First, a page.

"No one who actually knows anything about the economics of fracking can claim that it's not capital intensive. In fact it's the opposite - it requires huge and constant injections of capital, because it's very tough on machinery."
You can drill a fracking well for $5-$10 million. You can't even survey a traditional reserve for that sum.
"Please note the article's racist/xenophobic remark: "Obviously he's wrong, for he is a Frenchman"."
Taking the piss out of the French? I don't call that being xenophobic or racist.
I call it being English.
" I hoped Tim would go into detail, throw some facts and figures around and point out the blindingly obvious hole in the logic that I can't seem to find. Instead all we got was "1.5 trillion lol" and that was pretty much it."
1.5 trillion lol was really a comment on hte point that they don't seem to have thought it through.
However, you can indeed piece together something from the rest of he piece.
Transactions taxes are a bad idea because:
1) Bad efficacy, too easy to dodge.
2) Bad efficiency, they have higher deadweight costs than other taxes.
3) Bad equity. As we can't track the incidence we don't know who is really carrying the burden. so we've no idea whether the rich are paying a higher portion of their income than the poor.
823 billion dollars
Err, 82 billion dollars. it's 0.7%, or x0.007.
"2) Efficiency. This one is my favorite. If the transaction tax was levied at every sale, from every till, every credit card or paypal transaction and every bank transfer and then instantly pushed into the state's bank account, much goodness could arise."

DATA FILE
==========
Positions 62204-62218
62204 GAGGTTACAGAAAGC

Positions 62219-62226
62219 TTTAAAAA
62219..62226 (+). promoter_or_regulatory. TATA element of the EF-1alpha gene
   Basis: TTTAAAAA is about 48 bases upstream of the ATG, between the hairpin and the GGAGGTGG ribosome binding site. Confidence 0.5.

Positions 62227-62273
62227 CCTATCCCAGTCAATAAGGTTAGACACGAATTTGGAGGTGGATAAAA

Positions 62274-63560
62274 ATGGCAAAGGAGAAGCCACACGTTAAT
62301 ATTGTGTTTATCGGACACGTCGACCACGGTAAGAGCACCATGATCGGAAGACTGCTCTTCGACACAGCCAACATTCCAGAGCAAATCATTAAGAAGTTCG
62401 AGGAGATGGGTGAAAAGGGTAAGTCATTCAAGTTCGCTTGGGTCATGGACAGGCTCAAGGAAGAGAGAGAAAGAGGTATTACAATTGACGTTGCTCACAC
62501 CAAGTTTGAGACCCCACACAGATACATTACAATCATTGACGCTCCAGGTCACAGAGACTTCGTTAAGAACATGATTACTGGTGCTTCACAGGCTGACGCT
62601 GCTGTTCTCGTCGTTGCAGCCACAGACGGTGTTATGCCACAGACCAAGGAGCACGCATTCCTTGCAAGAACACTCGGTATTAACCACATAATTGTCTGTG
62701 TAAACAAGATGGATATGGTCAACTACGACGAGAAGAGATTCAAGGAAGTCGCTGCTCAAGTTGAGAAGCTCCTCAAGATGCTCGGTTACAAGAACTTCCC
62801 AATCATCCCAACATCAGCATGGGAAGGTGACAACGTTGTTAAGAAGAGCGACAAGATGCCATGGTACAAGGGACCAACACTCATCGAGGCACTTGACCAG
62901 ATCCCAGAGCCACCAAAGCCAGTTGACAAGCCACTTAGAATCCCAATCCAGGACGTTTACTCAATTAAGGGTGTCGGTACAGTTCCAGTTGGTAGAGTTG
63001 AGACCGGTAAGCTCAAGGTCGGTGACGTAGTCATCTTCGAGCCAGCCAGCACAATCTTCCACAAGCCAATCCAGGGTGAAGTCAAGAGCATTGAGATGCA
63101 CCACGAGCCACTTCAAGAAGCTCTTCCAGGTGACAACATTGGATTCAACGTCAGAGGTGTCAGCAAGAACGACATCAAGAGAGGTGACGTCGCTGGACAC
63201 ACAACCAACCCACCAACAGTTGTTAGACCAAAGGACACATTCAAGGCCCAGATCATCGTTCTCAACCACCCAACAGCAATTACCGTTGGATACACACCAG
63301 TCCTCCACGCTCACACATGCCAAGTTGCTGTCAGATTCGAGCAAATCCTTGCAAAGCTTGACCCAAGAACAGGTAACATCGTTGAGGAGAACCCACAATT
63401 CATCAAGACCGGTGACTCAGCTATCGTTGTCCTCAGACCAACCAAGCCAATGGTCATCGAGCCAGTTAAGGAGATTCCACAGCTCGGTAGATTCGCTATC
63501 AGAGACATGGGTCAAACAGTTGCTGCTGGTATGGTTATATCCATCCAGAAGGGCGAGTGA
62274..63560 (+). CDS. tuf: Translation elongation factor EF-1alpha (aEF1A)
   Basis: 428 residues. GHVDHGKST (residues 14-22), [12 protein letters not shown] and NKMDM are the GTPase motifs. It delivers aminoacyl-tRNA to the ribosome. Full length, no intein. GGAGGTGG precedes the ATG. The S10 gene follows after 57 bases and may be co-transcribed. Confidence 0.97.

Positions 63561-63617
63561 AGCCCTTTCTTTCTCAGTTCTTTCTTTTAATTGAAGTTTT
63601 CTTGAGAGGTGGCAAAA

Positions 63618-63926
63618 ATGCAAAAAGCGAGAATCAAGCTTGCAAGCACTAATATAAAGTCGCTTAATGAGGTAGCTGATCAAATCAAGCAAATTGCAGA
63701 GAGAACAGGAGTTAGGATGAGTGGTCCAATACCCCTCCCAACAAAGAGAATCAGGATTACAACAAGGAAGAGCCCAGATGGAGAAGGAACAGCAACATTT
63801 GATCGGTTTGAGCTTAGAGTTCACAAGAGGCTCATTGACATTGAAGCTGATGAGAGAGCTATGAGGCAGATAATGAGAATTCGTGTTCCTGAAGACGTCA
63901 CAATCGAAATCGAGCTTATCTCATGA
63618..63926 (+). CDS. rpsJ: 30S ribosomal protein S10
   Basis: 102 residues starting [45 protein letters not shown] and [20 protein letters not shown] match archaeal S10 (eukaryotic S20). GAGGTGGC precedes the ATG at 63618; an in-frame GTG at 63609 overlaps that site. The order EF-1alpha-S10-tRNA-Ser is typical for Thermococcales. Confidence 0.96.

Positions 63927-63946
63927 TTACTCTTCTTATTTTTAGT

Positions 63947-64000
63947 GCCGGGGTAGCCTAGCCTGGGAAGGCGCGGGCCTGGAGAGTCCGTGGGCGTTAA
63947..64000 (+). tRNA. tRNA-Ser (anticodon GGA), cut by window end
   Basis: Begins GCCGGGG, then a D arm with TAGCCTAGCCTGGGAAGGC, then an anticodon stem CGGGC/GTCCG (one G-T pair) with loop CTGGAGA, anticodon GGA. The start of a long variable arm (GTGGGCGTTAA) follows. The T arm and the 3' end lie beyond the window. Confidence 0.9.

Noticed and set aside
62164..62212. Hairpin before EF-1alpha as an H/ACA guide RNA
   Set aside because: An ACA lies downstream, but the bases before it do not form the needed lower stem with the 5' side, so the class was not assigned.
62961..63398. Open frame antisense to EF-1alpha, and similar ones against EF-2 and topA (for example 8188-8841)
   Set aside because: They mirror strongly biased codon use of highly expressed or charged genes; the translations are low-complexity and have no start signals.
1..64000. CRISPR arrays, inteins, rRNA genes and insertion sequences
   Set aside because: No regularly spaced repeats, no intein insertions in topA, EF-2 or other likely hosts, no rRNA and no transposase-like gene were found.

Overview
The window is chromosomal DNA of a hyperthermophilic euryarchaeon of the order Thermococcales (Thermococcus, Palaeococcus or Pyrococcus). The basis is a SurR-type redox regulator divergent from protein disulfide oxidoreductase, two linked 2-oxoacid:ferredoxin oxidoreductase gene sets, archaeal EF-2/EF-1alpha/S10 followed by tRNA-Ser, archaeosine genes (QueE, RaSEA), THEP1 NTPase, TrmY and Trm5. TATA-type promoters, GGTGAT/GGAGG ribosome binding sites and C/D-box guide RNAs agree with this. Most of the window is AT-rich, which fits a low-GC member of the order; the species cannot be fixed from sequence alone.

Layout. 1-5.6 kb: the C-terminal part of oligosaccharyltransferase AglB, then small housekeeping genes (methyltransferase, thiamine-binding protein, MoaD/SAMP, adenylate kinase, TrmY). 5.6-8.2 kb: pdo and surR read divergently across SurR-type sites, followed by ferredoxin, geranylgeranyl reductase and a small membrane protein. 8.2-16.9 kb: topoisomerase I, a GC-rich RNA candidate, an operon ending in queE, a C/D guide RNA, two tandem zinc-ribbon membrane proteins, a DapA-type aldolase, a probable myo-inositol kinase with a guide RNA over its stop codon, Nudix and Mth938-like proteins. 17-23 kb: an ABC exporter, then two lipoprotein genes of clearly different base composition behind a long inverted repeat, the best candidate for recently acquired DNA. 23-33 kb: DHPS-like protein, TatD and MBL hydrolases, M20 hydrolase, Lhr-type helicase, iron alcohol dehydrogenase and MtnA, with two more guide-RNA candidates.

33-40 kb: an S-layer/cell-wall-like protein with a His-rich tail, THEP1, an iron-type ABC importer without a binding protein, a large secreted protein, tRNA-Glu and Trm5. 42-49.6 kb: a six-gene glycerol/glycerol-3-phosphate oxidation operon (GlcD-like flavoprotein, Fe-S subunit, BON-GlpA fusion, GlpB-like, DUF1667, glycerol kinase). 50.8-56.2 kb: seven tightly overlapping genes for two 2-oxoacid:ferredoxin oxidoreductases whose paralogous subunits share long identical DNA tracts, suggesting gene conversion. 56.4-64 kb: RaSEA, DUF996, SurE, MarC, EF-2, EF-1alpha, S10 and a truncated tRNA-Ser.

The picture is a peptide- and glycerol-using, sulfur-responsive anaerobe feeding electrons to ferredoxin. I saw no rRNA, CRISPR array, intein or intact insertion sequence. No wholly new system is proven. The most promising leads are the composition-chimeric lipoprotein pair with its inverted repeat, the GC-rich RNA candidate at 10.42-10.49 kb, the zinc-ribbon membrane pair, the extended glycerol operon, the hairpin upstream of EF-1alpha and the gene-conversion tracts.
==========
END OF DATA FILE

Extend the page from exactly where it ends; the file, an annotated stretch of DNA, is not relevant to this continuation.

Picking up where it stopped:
That's not the meaning of efficiency we're using. Rather, we want to know how much of other stuff would levying the tax in this manner screw up.
"On Jan 2 2015, the NYSE had a total trade volume of 33,253,336,431 USD.
Taxed at 0.7 %, that would collect 2,327,733,550 USD in tax for just ONE DAY (YES, 2.3 BEELION dollars). I think this will help cover the shortfall nicely, but someone else should check because I am getting RSI now."
The EU estimated that a Tobin Tax of 0.1% (and 0.01% on derivatives) would shrink the economy by something like 1%. So we've just decided to reduce the collective incomes of all americans by 7% just by and only by, applying this tax to hte NYSE.
It's not a great recommendation for it.
You might want to try a switch over the economic commentary. I wrote this piece in Portugal and am adding comments from the Czech Republic.......
Severance tax can also be called resource tax, or resource rent tax. And yes, entirely right that there should be whacking great taxes on such things. I make that argument somewhere around here actually on the spectrum auctions. The value of something simply existing (oil, copper, spectrum) should be entirely taxed away while the value added to that something should remain private profit.